As I have done during January the last several years, I am again reading the book of Proverbs this year. There are 31 days in January and 31 chapters in the book of Proverbs. I read a chapter a day that corresponds with the day of the month.
On Monday I read chapter 18 and verse 2 jumped out at me: “Fools find no pleasure in understanding but delight in airing their own opinions” (NIV). The truth of the proverb has been especially obvious recently in many contexts such as family, friends, debates, Facebook comment threads, email exchanges, Bible studies, small groups, politicians, and many others.
Some readers of this post, as well as the author, have probably verified Solomon’s observation in some of our conversations and discussions. Hopefully, however, we have not been as extreme as Eugene Peterson’s paraphrase in The Message, “Fools care nothing for thoughtful discourse; all they do is run off at the mouth.”
Which is more important – talking or listening? My answer: both or neither. The proverb seems to suggest that fools are not interested in listening to others, but only in talking.
The person who wants to talk all the time without listening to others comes across as an arrogant “know-it-all.” I’m no psychologist for sure, but the fool described in Proverbs 18:2 may be insecure and/or trying to show off.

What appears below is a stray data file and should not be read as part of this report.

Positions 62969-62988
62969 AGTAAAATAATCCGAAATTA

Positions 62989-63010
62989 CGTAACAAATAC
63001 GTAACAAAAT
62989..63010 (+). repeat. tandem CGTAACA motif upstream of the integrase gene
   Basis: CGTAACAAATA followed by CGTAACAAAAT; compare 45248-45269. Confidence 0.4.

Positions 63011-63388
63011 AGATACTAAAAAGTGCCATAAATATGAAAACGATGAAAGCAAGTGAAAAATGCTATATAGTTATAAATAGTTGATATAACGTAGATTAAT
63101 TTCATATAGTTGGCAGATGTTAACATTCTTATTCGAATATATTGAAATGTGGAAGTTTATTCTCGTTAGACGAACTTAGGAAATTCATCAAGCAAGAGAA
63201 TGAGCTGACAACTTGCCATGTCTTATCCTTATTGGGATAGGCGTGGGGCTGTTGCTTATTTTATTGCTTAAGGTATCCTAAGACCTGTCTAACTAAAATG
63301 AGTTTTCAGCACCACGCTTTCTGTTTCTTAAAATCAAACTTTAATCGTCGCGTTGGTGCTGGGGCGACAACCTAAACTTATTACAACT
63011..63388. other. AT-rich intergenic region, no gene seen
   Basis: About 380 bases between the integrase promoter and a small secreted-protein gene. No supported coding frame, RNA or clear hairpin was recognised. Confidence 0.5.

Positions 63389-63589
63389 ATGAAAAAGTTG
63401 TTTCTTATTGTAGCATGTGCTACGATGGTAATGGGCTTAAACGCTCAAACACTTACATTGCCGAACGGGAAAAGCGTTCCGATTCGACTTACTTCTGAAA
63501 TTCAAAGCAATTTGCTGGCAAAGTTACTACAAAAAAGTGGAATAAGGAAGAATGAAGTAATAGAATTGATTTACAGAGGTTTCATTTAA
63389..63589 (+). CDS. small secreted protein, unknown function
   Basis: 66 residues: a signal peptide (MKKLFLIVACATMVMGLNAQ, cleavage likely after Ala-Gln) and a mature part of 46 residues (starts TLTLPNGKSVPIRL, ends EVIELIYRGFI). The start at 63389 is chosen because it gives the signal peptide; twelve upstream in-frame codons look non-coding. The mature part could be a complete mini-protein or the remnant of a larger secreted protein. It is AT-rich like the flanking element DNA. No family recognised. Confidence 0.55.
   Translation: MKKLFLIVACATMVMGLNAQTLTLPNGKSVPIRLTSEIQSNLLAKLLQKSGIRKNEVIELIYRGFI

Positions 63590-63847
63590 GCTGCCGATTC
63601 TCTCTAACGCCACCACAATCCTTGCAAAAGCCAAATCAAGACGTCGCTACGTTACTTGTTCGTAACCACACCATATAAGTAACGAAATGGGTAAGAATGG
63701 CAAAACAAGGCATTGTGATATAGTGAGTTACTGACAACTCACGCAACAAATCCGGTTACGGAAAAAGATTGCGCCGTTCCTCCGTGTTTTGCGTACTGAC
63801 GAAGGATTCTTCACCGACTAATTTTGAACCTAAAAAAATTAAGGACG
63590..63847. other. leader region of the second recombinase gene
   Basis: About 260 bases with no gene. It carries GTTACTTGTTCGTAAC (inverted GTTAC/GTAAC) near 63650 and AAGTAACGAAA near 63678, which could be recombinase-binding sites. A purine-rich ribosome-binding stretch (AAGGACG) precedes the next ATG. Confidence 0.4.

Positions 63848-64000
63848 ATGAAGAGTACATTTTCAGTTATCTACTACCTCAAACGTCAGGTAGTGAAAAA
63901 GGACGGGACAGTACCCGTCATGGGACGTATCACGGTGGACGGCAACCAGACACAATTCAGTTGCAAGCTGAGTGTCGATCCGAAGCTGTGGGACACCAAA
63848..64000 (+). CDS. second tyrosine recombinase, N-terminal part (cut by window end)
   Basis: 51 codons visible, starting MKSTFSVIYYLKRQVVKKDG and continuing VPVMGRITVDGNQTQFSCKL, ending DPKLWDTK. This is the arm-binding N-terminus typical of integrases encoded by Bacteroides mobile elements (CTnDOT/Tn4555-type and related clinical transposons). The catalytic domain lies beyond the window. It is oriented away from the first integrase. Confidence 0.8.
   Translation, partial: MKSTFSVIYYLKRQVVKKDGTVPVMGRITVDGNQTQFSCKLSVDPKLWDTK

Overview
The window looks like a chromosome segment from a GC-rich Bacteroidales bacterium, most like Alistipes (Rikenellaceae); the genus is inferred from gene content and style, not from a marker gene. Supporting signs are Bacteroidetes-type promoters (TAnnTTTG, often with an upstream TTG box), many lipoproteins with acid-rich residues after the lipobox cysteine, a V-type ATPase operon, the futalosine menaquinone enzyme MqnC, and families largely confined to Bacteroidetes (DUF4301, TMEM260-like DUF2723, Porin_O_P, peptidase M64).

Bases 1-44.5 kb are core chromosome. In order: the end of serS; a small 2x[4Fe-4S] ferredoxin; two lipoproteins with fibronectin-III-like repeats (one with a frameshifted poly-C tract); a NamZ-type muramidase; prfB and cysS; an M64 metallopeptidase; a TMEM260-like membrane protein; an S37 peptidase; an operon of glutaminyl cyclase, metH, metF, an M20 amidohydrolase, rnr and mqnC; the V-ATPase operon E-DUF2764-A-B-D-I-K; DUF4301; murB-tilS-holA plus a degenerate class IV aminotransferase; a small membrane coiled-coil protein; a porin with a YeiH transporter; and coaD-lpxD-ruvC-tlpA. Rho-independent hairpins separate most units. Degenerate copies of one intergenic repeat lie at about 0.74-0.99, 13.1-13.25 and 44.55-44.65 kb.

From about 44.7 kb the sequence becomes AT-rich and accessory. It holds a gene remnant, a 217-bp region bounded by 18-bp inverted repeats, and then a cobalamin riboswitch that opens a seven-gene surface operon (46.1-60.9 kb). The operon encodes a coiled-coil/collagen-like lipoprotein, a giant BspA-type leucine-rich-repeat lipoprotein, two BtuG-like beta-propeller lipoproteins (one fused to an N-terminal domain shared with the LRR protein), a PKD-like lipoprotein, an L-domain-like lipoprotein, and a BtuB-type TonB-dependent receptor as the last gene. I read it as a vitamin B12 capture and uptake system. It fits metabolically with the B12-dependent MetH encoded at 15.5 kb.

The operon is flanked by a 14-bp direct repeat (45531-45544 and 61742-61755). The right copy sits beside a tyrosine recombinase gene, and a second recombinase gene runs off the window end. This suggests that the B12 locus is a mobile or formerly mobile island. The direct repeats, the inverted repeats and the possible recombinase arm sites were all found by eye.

To do all the talking without listening to someone not only closes the door to growing in understanding, it is also disrespectful to them. To listen to someone certainly does not mean you agree with them, only that you hear them.
We should note that the NIV translation of Proverbs 18:2 tells us “fools . . . delight in airing their own opinions.” There is a difference between facts and opinions and sometimes we confuse the two. In our discussions with others we need to be honest about which is which. Opinion is exactly that – opinion, not fact.
Unfortunately some value their opinion or preference more than what is true. It isn’t always easy to know the difference. When it comes to discussions and exchanges about our opinions the challenge is to be both calm and respectful.
Sometime in the past I heard someone suggest that to be more productive in our discussions about disagreements we need to have more light and less heat. I think the instruction of James 1:19 is also relevant, “My dear brothers and sisters, take note of this: Everyone should be quick to listen, slow to speak and slow to become angry.”
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